On (almost) everything else, I am flexible.. now, give me an advisor who is truly open on a topic!! Someone who’s gone the academic path, accepted the lean years, venerates the topic, they will welcome minor modifications, variations on a theme.. even a surprising turn.. so long as the fundamental idea of the research is not one which questions too much the basis of how ‘we’ do things..

    Publish something that they will notice? If you do, then you’ll enter the University free from obstruction.. you are possibly dangerous, hence you are welcomed..

    How many go this route? Not many, I suspect, & those who do, do they complete their PhDs? Now there is a piece of research worth doing..

  • The most important question is
    “should I apply for the university of my choice or go for the program of my choice.”
    most people are not lucky enough to get the dream univ and course

  • SEV

    Beautifully written.. this is the stuff that no-one ever really talks about – the point of grad school is lost on the majority, then they suffer through something they were never cut out for in the first place.
    Auditing courses is so very underrated, and something that grad school makes almost necessary. Learning to read and summarize papers – its a matter of practicing it every coupla weeks or so; until grad school hits and you’re expected to understand, summarize, and implement those very papers.
    I’ll probably put in a linky to this in a coupla days, too many people I know need to read this.

  • biella

    I would make sure to apply to at least 8-12 programs as it can be quite random 1) who accepts you and as important where 2) you get funding. The more places you apply to, the more chance you will get into a good program and get some funding.

    Then I usually tell folks that there are big differences between going to a small PhD program where you are 1 of 4 people per year accepted vs the larger type one that may accept up to 20.. Each one had advantages and disadvantages. In the large ones, you may not get the same time of intimacy from the professors but you will have a much easier time finding a cohort of friends and peers by which to circulate work and collaborate, for example… There are big differences between the large and small programs so think about that before you apply and/or pick programs you have been accepted in.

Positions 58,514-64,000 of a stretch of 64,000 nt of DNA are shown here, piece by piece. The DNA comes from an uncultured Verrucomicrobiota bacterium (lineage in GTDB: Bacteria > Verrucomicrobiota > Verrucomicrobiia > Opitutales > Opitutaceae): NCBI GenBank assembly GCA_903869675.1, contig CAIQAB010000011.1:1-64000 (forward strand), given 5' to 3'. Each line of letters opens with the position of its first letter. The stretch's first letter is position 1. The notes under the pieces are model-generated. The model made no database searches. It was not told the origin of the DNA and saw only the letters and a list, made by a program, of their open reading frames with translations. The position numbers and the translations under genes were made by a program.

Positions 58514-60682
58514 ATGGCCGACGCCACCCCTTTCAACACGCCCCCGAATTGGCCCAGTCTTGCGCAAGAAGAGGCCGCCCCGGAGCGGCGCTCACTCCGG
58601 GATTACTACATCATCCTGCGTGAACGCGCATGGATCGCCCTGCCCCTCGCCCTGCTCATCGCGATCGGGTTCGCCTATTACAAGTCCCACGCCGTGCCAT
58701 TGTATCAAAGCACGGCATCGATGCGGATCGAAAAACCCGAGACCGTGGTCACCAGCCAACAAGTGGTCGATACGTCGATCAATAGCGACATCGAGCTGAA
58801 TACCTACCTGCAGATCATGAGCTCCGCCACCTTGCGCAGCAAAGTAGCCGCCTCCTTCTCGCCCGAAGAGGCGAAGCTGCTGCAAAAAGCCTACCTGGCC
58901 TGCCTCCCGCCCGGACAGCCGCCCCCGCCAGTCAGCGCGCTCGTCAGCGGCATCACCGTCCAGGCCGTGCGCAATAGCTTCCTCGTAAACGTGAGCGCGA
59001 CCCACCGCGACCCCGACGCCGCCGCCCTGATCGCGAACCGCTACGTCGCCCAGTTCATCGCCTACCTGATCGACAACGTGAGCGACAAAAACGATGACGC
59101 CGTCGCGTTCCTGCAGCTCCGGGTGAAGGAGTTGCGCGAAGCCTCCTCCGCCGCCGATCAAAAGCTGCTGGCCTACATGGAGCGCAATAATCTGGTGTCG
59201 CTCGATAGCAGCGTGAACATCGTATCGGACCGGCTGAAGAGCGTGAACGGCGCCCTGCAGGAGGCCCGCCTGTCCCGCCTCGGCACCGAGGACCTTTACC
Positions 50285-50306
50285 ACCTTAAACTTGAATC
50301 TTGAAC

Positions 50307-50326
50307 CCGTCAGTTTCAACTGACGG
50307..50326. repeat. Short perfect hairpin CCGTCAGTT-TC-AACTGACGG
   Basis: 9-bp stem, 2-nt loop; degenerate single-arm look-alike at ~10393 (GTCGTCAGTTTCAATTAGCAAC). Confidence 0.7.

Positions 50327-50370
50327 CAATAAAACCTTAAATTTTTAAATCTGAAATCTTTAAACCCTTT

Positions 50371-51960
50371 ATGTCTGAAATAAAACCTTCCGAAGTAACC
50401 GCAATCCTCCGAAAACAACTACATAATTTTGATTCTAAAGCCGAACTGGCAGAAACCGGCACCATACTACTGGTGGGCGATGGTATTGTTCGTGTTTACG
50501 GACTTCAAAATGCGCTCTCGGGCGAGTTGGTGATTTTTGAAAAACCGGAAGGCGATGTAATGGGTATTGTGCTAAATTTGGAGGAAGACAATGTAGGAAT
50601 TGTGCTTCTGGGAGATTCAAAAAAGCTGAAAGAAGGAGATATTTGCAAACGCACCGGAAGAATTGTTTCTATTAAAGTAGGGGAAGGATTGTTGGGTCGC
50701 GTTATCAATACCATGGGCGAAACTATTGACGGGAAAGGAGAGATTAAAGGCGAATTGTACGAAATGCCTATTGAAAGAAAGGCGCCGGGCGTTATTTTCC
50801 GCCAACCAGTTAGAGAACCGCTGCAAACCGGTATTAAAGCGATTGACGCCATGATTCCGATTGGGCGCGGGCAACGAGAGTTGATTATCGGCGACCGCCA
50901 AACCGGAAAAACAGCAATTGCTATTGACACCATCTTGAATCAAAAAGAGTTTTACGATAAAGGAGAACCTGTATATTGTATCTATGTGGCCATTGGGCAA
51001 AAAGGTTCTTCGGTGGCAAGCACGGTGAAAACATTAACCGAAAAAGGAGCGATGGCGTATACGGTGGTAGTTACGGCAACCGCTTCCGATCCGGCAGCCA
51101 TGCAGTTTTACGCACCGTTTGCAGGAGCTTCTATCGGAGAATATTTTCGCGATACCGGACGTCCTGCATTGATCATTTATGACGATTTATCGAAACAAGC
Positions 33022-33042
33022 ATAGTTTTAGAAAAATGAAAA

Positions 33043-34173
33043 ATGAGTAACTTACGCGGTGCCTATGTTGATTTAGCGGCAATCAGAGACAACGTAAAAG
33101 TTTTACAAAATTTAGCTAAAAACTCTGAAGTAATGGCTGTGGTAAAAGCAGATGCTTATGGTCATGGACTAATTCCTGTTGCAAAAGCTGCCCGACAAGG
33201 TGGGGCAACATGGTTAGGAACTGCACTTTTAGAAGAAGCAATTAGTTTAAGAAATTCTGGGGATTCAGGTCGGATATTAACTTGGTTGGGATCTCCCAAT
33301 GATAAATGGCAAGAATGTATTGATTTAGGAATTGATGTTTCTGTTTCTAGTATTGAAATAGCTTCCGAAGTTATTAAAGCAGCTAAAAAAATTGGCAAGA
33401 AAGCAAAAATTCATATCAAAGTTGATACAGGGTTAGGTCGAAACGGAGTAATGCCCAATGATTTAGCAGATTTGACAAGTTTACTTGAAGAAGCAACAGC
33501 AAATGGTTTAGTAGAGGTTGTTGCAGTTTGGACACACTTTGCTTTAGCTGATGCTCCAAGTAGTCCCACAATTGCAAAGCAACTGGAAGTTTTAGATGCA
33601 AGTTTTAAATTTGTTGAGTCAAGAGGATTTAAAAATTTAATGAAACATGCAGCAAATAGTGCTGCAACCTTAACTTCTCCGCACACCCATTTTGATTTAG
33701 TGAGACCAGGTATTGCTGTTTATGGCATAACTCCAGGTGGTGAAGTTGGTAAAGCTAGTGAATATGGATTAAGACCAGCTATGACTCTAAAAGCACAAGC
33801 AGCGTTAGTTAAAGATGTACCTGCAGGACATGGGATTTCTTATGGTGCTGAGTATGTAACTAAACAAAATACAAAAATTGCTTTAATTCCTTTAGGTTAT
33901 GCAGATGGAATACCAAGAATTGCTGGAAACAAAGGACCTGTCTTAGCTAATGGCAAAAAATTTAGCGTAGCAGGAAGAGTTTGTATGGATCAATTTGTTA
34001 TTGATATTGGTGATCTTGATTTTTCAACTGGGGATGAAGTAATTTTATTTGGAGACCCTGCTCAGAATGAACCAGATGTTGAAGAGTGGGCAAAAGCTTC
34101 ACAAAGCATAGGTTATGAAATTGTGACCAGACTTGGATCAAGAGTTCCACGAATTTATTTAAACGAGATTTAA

• Good advice. A few comments:

    1. You can’t always apply to the professor. In my department, for instance, you apply to the department, so in that case, it is helpful to contact the professor directly. It is not helpful to then be a jerk if you don’t get a reply though.

    2. I laugh when I see this whole ‘grad school is hell’ thing. Like the work you do post-grad school is easier? Let’s see, if you become a professor you have all the research expectations of grad school, only now your tenure depends on it so the pressure is higher. You’re now expected to bring in external funding, but if you spend time writing grants that don’t get funded instead of articles that get published, you’re hurting yourself. You have all the teaching expectations of grad school, only now you may be mentoring graduate students which is way more time intensive. And, oh yeah, you’ve got loads of service helping make the department and university and discipline run. Which part is easier than grad school? If you think grad school is hell, you really need to rethink whether being a professor is your career goal. Now, there are a lot of things you can do with an advanced degree other than academia, but don’t kid yourself that grad school is the hard part of a life in academia.